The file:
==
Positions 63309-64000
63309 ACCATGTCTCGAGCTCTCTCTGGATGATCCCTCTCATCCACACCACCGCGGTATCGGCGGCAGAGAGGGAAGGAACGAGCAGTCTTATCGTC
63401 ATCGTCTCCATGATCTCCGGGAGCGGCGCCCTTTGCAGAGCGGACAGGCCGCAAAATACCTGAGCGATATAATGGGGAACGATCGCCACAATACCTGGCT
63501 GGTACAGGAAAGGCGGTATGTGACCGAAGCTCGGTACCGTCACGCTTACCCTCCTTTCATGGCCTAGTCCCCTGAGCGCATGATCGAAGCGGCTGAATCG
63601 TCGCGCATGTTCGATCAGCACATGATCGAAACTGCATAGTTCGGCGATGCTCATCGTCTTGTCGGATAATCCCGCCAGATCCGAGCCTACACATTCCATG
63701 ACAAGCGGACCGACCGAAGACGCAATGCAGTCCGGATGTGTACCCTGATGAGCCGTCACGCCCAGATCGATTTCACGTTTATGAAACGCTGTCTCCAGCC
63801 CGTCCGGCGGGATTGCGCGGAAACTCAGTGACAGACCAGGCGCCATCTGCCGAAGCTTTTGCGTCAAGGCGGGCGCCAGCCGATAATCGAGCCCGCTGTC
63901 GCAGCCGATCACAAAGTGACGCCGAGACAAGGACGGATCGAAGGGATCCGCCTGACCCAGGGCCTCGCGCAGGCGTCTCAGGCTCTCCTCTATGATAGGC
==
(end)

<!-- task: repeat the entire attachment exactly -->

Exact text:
Positions 63309-64000
63309 ACCATGTCTCGAGCTCTCTCTGGATGATCCCTCTCATCCACACCACCGCGGTATCGGCGGCAGAGAGGGAAGGAACGAGCAGTCTTATCGTC
63401 ATCGTCTCCATGATCTCCGGGAGCGGCGCCCTTTGCAGAGCGGACAGGCCGCAAAATACCTGAGCGATATAATGGGGAACGATCGCCACAATACCTGGCT
63501 GGTACAGGAAAGGCGGTATGTGACCGAAGCTCGGTACCGTCACGCTTACCCTCCTTTCATGGCCTAGTCCCCTGAGCGCATGATCGAAGCGGCTGAATCG
63601 TCGCGCATGTTCGATCAGCACATGATCGAAACTGCATAGTTCGGCGATGCTCATCGTCTTGTCGGATAATCCCGCCAGATCCGAGCCTACACATTCCATG
63701 ACAAGCGGACCGACCGAAGACGCAATGCAGTCCGGATGTGTACCCTGATGAGCCGTCACGCCCAGATCGATTTCACGTTTATGAAACGCTGTCTCCAGCC
63801 CGTCCGGCGGGATTGCGCGGAAACTCAGTGACAGACCAGGCGCCATCTGCCGAAGCTTTTGCGTCAAGGCGGGCGCCAGCCGATAATCGAGCCCGCTGTC
63901 GCAGCCGATCACAAAGTGACGCCGAGACAAGGACGGATCGAAGGGATCCGCCTGACCCAGGGCCTCGCGCAGGCGTCTCAGGCTCTCCTCTATGATAGGC